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Yankees only MLB playoff team to have never held an LGBT pride night

Seven of the other nine playoff teams have had such nights in 2017.

Colorado Rockies v Los Angeles Dodgers
Former MLB player Billy Bean and former NBA player Jason Collins, both gay, threw out the first pitch at Dodger Stadium in 2013.
Photo by Harry How/Getty Images

The New York Yankees are the only one of the 10 teams in the Major League Baseball playoffs to never have held an LGBT Pride night. They are also one of three to not have such an event in 2017.

The Yankees are an outlier among the 30 MLB teams, joining the Los Angeles Angels, Milwaukee Brewers and Cincinnati Reds as never having held a night to specifically welcome their LGBT fans.

In contrast, the defending World Series champion Chicago Cubs have held such an event every year since 2001. All five National League playoff teams — the Cubs, Los Angeles Dodgers, Washington Nationals, Arizona Diamondbacks and Colorado Rockies — had Pride events this year.

For the DBacks and Rockies, it was their first such event and maybe there was good karma, since Arizona made the playoffs for the first time since 2011 and Colorado for the first time since 2009.

In the American League, only the Boston Red Sox and Minnesota Twins had 2017 Pride events. In addition to the Yankees, neither the Houston Astros nor Cleveland Indians had an event this year, though they have in the past.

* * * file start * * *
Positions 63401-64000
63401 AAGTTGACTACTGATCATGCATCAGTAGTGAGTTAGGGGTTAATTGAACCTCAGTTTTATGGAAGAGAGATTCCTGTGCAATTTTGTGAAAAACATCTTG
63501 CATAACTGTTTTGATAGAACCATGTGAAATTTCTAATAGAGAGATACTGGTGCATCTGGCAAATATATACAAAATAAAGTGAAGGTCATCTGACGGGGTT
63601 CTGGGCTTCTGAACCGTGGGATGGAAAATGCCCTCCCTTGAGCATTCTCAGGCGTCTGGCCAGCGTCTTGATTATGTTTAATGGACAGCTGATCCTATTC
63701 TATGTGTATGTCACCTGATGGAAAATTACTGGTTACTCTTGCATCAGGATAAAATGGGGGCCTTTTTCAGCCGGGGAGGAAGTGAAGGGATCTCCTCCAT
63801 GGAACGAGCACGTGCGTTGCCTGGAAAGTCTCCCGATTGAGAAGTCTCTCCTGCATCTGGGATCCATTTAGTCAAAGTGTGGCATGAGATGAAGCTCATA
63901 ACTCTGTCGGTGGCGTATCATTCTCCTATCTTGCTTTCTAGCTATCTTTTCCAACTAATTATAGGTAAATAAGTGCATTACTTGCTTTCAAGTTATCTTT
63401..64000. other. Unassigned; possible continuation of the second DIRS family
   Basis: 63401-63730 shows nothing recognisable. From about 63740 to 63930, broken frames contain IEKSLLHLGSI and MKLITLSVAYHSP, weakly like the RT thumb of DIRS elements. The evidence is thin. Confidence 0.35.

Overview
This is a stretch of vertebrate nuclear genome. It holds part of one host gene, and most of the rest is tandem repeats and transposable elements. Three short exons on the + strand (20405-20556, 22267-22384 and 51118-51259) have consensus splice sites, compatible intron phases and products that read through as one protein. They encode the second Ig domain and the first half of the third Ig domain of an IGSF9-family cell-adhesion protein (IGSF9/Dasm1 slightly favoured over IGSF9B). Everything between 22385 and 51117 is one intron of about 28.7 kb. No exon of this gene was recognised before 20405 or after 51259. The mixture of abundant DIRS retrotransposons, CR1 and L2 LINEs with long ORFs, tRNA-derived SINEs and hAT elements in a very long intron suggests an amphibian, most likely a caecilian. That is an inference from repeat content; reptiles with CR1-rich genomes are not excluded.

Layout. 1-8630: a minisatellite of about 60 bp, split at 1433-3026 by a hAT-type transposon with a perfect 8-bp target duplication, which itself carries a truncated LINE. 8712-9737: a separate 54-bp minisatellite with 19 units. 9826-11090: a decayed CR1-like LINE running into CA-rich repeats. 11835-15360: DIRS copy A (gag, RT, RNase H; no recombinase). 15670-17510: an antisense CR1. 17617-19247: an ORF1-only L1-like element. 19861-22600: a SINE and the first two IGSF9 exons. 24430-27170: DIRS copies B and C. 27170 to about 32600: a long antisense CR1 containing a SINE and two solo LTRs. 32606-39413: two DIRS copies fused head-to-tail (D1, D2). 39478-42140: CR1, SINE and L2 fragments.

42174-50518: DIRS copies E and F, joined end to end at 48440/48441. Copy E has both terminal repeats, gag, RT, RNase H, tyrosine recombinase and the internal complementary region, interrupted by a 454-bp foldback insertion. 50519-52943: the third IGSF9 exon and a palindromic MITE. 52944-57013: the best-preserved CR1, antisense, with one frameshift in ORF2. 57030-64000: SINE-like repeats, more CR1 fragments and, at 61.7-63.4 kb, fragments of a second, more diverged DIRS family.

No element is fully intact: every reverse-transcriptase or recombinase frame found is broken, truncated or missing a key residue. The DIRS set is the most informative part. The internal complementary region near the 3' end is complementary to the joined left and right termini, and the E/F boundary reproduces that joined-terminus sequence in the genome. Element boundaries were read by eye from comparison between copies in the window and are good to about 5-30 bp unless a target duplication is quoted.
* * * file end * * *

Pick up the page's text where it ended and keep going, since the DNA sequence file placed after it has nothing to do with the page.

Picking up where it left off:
The Yankees say they shy away from doing any kind of promotional nights and also cite examples of them working with the LGBT community. Billy Bean, an MLB executive and former player who is openly gay, told the New York Times that, “The idea of a team not hosting a pride night is not a complete assessment of its stance on inclusion, especially where baseball’s responsibility lies.”

Bean, though, sees the power in a franchise such as the Yankees holding a Pride night and says he would love to discuss one if the team asked. “It’s part of us getting better and understanding the value of being inclusive. There’s a massive significance to that message,” he said.

I agree with Bean. In the absence of openly gay MLB players, Pride nights can serve as a reminder that LGBT people are an important part of baseball’s fan base and deserve recognition. Let’s hope the Yankees step up to the plate in 2018.